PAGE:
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Doctors and Nurses Turn to TikTok to Fight Covid Myths

When Christina Kim joined TIC Tac, she was looking for a new form of entertainment. Like many people in quarantine, she scrolled the platform aimlessly, liking the fun dance videos and posting clips of being a mom and a nurse practitioner during the pandemic. But after a while, she noticed a disturbing trend: videos and comments filled with false information about Covid-19. “It was a huge eye-opener,” she says. “I was so shocked to be exposed to this world of people – people who didn’t believe in science.

On a whim in July, she released a video work with a text that read, “Wearing a mask will NOT affect your oxygenation or cause ‘carbon dioxide poisoning’.” On Valentino Khan & Wuki’s song “Better”, she puts on a surgical mask as she estimates the percentage of your blood saturated with oxygen. The oximeter reads 98 percent (within normal range). She then puts on a thicker surgical mask, then an N95 mask and finally all three together. His oxygen level never drops below 98%.

The video has since been viewed 1.7 million times, turning Kim from a casual TikToker into one with over 50,000 subscribers. “I realized that maybe with so many followers, I had the opportunity to educate and dispel the myths,” she says.

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Kim is part of a legion of scientists, medical professionals, and other who went to TikTok to fight disinformation about Covid-19. With us coronavirus case now exceeding 6 million and with deaths approaching 190,000, the hugely popular social media platform may provide a way to educate people while keeping them entertained and entertained.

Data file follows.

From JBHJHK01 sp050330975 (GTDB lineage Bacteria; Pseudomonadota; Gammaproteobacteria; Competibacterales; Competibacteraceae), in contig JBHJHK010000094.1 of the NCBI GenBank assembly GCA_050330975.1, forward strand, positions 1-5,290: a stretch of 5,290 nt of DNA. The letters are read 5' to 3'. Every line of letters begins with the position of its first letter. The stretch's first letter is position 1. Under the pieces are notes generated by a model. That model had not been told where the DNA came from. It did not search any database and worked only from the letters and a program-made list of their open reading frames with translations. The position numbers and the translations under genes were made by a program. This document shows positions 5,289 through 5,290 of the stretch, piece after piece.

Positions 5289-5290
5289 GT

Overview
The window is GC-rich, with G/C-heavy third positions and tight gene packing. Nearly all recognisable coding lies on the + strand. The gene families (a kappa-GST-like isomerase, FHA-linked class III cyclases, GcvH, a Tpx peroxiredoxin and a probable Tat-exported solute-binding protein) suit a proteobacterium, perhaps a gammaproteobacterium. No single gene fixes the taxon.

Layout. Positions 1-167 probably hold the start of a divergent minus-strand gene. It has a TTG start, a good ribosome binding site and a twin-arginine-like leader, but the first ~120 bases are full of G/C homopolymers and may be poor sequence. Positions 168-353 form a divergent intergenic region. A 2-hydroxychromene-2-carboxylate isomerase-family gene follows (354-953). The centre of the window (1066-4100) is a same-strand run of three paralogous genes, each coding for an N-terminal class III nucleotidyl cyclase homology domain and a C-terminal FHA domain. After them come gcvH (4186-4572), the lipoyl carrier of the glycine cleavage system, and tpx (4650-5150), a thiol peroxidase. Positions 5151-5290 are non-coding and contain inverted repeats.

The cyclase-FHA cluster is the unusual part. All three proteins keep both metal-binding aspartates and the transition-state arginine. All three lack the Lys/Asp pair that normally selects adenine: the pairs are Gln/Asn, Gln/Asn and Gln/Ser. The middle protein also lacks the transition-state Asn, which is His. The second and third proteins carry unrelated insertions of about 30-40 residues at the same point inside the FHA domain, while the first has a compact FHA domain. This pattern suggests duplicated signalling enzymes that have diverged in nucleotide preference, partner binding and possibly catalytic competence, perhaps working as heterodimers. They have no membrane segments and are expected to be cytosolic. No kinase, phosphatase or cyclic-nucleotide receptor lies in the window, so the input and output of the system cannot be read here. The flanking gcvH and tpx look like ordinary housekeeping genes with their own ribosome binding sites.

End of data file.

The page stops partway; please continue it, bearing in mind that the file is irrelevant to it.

Disinformation, or “fake news,” as it is often called, is not new. Organizations, from the Nazis to the tabloids, have disseminated inaccurate information to control a narrative or generate revenue. On social media, these rumors can travel faster and further. Think about filming officers at a federal courthouse in Oakland, Calif., in May. The incident took place amid protests against the police murder of George Floyd, leading some – including Vice President Mike Pence – to blame the shot on the Black Lives Matter protesters. In fact, the man accused of the shooting was linked to the far-right Boogaloo movement.

When social media first appeared in the early 2000s, the first disinformation efforts on blogs or MySpace often featured bad graphics, background music, or poor layout, which made them easier to understand. detect, says Jen Golbeck, a professor in the College of Information Studies at the University of Maryland. But platforms like Facebook and Twitter are standardizing the appearance of their pages, making it harder for viewers to know when they are viewing false information. And groups like Russia Internet research agency learned to blend in by mastering the culture of memes, placing a greater burden on individuals to distinguish fact from fiction.

Misinformation often flourishes in the aftermath of a crisis, says Kate Starbird, a professor in the College of Engineering at the University of Washington. This is exaggerated by the protracted Covid-19 pandemic. “It’s not just a few days after an earthquake or hurricane,” Starbird says. “It is an uncertainty for months, months and months about the nature of the disease, the best response, the effectiveness of the masks. It’s ubiquitous.

When Kim, who is a nurse practitioner at a major Boston hospital, started scrolling through TikTok, the disinformation about Covid-19 seemed endless. “There’s the idea that masks are bad, Covid is a hoax, the pandemic is real but not as bad as the media claim, the conspiracy theory that it was created by scientists and that it has aired during the war. election year to sabotage Trump, ”she said. She was particularly upset by a commentator on her mask video who claimed that the number of Covid-19 cases had been inflated, due to all the time and energy she and others have spent on treat Covid-19 patients.

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